As Jim Watson’s trial neared, things got busy for him and his “systematic coterie of dispensers of the ardent.” Watson’s wife Cyndia Watson was arrested after slashing at Coot Robbins with a knife. Notwithstanding, Robbins joined Junius Peacock and Mark Sharpe on a visit to the police station to seek her release, unsuccessfully. Later, a mysterious hack appeared at the chief of police’s home, and an unseen man yelled threats and imprecations if his wife were not released. Robbins admitted to the police that he driven a man to the house, but claimed he did not know him and the man had only politely inquired after Chief Glover. 

This incident seems to have exhausted the paper’s patience (and even admiration) for this “touch character.”

Wilson Times, 12 December 1911.

Watson’s day in court came on December 21, and he was finally convicted. The principal witness against him was his former friend Will Anderson, “a notorious negro of Georgia and a murdered who served then years on the chain gang of that state.” For his efforts, Anderson, too, was convicted of retailing. The paper noted with satisfaction that there were several more charges pending against Watson, and his attorney was expected to advise him to throw himself at the mercy of the court.

Wilson Times, 22 December 1911.

However, as the same edition sourly noted, court had adjourned unexpectedly due the judge’s family emergency. “… Jim Watson, … convicted but unsentenced, remains out on bond, and will probably have a good time during the holidays supplying his friends with blind tiger booze.”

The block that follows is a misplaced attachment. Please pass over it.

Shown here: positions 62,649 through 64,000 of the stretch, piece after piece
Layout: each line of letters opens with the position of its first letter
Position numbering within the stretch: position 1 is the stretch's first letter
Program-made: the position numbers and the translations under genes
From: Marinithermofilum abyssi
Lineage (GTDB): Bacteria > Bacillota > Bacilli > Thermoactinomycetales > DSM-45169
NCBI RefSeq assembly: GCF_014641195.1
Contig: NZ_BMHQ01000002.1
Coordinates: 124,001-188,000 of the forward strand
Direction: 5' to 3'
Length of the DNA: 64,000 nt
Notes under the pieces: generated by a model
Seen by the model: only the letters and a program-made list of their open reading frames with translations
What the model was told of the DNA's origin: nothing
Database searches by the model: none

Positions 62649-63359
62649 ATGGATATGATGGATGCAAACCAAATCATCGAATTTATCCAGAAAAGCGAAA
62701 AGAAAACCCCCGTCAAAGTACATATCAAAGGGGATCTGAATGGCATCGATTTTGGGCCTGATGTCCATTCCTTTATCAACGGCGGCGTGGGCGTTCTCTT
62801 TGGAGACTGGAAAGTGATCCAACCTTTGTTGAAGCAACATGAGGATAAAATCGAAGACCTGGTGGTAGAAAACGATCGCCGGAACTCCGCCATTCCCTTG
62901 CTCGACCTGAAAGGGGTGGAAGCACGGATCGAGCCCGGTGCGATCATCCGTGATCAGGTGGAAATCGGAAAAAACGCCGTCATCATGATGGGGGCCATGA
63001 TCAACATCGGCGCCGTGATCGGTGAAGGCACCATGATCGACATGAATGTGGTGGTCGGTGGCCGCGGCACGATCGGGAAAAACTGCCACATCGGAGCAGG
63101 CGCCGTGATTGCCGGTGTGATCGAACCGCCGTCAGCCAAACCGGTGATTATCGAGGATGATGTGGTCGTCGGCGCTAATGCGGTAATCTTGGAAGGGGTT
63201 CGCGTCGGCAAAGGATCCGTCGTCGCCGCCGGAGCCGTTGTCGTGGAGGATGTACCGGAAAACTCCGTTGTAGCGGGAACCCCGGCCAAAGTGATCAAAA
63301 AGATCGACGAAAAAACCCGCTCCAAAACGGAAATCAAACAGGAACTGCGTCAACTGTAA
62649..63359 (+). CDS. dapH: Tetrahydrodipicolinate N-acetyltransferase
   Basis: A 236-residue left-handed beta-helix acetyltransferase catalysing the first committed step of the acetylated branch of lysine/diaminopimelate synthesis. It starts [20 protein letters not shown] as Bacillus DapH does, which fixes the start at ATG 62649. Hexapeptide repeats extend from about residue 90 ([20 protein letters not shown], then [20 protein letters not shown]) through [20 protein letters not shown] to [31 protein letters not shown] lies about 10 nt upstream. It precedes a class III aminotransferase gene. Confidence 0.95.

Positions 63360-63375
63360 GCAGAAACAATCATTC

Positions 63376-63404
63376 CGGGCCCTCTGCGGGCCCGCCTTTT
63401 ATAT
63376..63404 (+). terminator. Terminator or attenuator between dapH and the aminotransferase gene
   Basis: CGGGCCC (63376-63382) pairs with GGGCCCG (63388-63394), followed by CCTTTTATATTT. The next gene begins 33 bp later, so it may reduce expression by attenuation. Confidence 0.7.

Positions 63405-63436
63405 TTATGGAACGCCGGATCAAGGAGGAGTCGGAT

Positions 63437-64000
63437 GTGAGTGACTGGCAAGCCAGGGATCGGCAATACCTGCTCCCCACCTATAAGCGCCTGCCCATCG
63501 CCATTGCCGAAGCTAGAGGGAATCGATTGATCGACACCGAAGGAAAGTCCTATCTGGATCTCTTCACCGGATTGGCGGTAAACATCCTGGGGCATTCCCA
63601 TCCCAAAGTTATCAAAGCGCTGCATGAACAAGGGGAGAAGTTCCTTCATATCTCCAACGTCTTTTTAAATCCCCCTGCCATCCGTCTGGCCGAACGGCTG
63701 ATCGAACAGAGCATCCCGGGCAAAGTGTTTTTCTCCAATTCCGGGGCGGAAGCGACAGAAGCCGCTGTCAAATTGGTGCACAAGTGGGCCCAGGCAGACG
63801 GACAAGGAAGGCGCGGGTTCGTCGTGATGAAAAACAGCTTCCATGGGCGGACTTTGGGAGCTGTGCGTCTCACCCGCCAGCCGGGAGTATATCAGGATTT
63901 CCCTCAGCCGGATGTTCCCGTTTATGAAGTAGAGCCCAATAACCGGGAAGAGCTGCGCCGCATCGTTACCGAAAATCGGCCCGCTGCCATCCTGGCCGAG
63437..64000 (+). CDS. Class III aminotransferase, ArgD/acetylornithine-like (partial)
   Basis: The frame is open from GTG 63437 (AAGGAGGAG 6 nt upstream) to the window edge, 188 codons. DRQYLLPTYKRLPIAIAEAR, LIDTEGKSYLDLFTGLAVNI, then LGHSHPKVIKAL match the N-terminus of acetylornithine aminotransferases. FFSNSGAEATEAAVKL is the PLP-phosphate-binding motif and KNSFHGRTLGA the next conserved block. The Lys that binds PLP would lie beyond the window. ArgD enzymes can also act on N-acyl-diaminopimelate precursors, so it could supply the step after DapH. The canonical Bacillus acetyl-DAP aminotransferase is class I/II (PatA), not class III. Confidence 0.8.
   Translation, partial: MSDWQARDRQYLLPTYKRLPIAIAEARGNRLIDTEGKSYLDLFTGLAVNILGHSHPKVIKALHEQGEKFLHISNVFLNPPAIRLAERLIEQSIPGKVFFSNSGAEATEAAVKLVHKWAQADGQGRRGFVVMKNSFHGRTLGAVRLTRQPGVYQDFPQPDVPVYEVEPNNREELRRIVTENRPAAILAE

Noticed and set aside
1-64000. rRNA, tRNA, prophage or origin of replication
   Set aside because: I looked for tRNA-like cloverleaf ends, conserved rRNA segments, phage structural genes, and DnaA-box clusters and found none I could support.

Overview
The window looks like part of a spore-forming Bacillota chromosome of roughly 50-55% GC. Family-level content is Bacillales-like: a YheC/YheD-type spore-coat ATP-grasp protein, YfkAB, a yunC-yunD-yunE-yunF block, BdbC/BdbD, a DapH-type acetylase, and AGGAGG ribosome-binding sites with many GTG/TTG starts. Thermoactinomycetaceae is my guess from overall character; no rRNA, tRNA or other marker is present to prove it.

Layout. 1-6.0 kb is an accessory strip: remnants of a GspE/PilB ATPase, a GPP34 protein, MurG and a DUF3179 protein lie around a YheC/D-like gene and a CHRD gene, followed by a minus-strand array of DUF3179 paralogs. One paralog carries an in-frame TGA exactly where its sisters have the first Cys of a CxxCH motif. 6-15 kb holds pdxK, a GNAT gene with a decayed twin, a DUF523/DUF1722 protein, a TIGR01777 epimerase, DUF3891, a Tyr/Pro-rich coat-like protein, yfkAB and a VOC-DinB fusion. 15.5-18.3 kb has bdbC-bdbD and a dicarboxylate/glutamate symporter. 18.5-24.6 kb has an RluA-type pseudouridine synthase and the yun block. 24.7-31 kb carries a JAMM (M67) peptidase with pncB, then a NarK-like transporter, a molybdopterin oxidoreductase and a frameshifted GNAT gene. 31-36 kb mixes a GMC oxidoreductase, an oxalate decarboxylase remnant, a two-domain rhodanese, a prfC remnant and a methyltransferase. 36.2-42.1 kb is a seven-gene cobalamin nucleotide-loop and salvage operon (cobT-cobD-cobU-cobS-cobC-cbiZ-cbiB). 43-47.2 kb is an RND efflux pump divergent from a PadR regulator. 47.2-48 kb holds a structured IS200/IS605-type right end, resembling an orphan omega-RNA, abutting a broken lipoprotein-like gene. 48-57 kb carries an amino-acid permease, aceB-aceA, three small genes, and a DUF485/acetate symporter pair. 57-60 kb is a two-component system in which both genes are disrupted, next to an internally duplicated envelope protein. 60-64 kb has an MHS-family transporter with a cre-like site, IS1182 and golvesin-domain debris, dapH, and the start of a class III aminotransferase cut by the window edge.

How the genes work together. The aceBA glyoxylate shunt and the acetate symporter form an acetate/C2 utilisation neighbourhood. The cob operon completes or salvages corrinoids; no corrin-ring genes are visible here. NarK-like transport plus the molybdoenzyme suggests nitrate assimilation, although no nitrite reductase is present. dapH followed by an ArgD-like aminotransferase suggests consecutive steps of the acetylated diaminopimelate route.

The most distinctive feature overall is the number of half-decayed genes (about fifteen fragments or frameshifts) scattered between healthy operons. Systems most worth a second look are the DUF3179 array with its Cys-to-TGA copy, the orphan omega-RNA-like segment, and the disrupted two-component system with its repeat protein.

The obituary of Pink Watson.

Wilson Daily Times, __ June 1920.


On 18 May 1904, Pink Watson, 26, of Toisnot township, son of Ned and Fannie Watson, married Alice Batts, 20, of Toisnot township, daughter of Gandy and Emily Batts, at Gandy Batts’ in Toisnot.

In the 1910 census of Toisnot township, Wilson County: John Watson, 29, tenant farmer; wife Alice, 23; and children Annie, 3, and Festus, 4 months.

In 1918, Pink Watson registered for the World War I draft in Wilson County. Per his draft registration card, he was born 15 July 1879; lived at R.F.D. #5, Wilson; was a “cropper farmer” for Pete Batts; and his contact was wife Alice Watson. He signed his card with an X.

In the 1920 census of Toisnot township, Wilson County: on Rocky Mount-Wilbanks Road, Pink Watson, 39; wife Alice, 35; and children Annie, 12, Lester, 10, Laura, 7, Annie Lee, 8, Gertie, 6, and Henry, 4.

Pink Watson died 16 June 1920 in Wilson township, Wilson County. Per his death certificate, he was 40 years old; was born in Johnston County, N.C., to Fannie Graham of Elm City, N.C.; was married to Alice Watson; and worked as a farmer. Emily Batts was informant.

The obituary of Annie Grant Watson.

Wilson Daily Times, 6 April 1915.

Though “well known” and “old,” record of Annie Grant Watson‘s life is surprisingly difficult to find.